Open wide! Some more about teeth problems in guinea pigs

Open wide! Some more about teeth problems in guinea pigs

Unfortunately, we regularly see dental problems in the guinea pigs that are brought to the shelter, or in animals that come on holiday or for a pedicure. Of the 25 guinea pigs that we are already richer this month, 3 already appeared to have visible dental problems. That is a lot!

Dental problems cannot always be prevented, but the chance of them is considerably smaller if your guinea pigs (but this also applies to rabbits!) eat a lot of hay. This ensures a lot of chewing movements, so that the molars wear properly. The front teeth participate in this. If this process goes wrong, it will take a while before you see anything of it as an owner, no matter how alert you are. This means that dental problems are not always immediately recognizable. If there is a suspicion of dental problems, the front teeth can give an indication. Especially when a guinea pig is slowly losing weight and also appears to have bad teeth, a visit to a good and specialized vet is essential.
What's wrong in the picture above? This guinea pig not only has a crooked cutting edge, the lower tooth is also too long and a second lower tooth is missing.

Healthy front teeth are relatively short (somewhat longer at the bottom than at the top) with a straight cutting edge. Guinea pigs have two upper teeth and two lower teeth.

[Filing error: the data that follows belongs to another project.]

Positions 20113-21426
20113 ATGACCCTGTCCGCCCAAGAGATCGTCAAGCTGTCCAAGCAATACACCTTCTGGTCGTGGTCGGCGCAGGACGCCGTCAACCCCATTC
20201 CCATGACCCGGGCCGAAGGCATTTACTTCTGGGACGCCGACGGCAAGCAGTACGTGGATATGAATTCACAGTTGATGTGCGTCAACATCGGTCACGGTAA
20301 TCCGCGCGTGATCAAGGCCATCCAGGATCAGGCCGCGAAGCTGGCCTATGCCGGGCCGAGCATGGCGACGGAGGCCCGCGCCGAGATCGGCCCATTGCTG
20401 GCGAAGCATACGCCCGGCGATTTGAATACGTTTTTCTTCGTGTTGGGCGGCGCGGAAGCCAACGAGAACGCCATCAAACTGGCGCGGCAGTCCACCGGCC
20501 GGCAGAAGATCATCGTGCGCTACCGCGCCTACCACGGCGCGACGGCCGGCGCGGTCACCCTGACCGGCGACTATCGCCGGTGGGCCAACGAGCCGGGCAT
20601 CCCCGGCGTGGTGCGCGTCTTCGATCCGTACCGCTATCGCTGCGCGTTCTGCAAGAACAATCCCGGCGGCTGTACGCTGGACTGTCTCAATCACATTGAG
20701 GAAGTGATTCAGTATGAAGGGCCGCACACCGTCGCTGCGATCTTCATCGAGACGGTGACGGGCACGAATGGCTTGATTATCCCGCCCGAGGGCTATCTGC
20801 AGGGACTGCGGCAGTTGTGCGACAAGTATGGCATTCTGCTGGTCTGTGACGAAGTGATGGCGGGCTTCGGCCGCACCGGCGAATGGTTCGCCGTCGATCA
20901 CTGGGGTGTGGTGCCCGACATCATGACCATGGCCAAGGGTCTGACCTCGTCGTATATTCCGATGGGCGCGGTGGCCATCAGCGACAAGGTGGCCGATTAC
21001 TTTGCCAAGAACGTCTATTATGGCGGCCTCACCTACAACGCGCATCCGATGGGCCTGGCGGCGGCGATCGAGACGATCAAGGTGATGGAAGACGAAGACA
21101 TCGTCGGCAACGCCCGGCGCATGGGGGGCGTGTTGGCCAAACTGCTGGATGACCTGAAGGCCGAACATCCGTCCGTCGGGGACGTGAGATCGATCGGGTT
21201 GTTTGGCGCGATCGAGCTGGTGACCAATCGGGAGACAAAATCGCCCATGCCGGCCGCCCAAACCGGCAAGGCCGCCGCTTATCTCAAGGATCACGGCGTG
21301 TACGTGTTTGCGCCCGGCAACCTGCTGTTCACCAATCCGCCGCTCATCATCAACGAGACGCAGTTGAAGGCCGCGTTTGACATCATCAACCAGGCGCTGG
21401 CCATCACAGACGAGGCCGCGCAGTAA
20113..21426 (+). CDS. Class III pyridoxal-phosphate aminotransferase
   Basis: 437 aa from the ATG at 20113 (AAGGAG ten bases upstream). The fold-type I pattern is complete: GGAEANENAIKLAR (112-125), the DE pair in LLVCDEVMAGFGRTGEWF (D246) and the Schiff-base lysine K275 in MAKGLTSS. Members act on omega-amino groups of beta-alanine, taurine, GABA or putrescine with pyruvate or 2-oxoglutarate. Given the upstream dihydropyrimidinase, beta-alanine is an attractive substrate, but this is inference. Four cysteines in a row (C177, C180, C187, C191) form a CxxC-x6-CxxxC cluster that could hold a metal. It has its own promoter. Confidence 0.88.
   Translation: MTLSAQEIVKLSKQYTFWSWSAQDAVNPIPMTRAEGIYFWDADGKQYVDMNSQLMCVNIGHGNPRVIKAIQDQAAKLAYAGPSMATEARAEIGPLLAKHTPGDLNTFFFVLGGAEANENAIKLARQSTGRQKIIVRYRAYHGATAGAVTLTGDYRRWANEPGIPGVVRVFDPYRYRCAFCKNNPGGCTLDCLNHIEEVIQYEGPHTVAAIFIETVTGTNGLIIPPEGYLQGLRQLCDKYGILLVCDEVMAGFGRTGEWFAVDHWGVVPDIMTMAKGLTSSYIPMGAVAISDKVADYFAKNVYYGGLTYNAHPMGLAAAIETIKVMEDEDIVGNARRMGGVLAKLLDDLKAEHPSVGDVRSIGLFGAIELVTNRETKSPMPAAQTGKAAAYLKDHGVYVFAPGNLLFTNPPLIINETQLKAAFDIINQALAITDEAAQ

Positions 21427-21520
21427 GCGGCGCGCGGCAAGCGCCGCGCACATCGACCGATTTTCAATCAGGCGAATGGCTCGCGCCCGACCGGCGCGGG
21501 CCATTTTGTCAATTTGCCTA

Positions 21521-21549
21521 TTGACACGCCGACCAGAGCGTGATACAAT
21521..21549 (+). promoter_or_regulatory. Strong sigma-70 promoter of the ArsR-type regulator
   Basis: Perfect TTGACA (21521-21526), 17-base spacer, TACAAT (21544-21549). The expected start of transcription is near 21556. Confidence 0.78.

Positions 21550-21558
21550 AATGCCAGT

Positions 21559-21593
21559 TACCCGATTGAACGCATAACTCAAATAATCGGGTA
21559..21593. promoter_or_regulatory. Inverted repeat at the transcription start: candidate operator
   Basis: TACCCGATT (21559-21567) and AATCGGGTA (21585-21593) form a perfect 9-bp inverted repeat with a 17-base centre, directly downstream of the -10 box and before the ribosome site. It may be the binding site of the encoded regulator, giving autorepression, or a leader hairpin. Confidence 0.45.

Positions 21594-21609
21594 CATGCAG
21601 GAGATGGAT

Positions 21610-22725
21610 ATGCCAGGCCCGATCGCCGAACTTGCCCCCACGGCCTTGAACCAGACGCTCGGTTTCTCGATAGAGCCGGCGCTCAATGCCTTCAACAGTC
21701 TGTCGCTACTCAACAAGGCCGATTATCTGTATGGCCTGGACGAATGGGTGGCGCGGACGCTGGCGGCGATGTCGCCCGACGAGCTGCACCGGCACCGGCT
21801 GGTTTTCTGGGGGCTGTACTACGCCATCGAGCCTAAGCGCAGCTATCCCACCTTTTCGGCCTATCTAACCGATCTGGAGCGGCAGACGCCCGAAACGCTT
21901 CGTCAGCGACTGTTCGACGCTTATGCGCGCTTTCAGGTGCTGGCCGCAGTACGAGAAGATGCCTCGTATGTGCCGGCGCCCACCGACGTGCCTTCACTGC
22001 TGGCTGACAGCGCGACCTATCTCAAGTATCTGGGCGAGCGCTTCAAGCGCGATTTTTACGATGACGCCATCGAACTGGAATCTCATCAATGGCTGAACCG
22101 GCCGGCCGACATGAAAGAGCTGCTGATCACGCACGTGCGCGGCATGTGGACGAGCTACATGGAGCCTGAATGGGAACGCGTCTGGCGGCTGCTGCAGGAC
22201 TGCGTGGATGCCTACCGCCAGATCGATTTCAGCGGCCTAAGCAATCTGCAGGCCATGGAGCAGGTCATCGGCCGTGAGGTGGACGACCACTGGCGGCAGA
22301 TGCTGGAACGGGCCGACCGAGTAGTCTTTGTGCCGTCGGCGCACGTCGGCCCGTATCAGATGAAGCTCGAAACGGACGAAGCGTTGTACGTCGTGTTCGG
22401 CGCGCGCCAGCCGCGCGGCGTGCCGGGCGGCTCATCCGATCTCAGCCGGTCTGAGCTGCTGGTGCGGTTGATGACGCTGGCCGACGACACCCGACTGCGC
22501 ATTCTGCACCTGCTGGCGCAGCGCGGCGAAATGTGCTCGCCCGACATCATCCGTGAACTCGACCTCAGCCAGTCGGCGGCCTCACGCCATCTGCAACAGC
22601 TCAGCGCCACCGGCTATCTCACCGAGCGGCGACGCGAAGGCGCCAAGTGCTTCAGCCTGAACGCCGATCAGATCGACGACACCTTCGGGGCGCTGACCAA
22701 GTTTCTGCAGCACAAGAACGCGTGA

It is also not uncommon in our animal shelter to see animals that have already lost a lot of weight. If we check the front teeth, our suspicion that there are dental problems is confirmed by a set of considerably too long front teeth. The problem is that in many cases these kinds of problems cannot be solved, especially if the guinea pig is already losing weight. An anesthesia to sharpen the molars is then quite intense and if the animal recovers well, we regularly see that the problem keeps coming back.

What can you do yourself?

Stay alert for deviations:

  • For example, weigh your animal weekly and record the weight. Then you can see when the weight drops gradually.
  • See if your animals are not just walking towards food, but actually eating and not grabbing a bite and releasing it again.
  • Check whether your animals make normal chewing movements and do not grit their teeth a lot.

Provide lots of chewing movements:

  • Give good hay (green, not dusty, not musty and not too coarse)
  • Feed different types of hay and other high-fiber foods, such as timothy hay, green oats, and herb hay.
  • Don't they like to eat hay, even if the quality is still so good? Mix it with a nice coarse spice mix (such as the fiber mix or green mix) and put it in a sealed container. This way the hay gets a little more aroma.
  • Make toys with the hay, stuff it in a tunnel, feed toy, toilet roll, etc. Animals often find it much more fun to demolish something than to offer it boringly.

You can read more about guinea pig teeth here.

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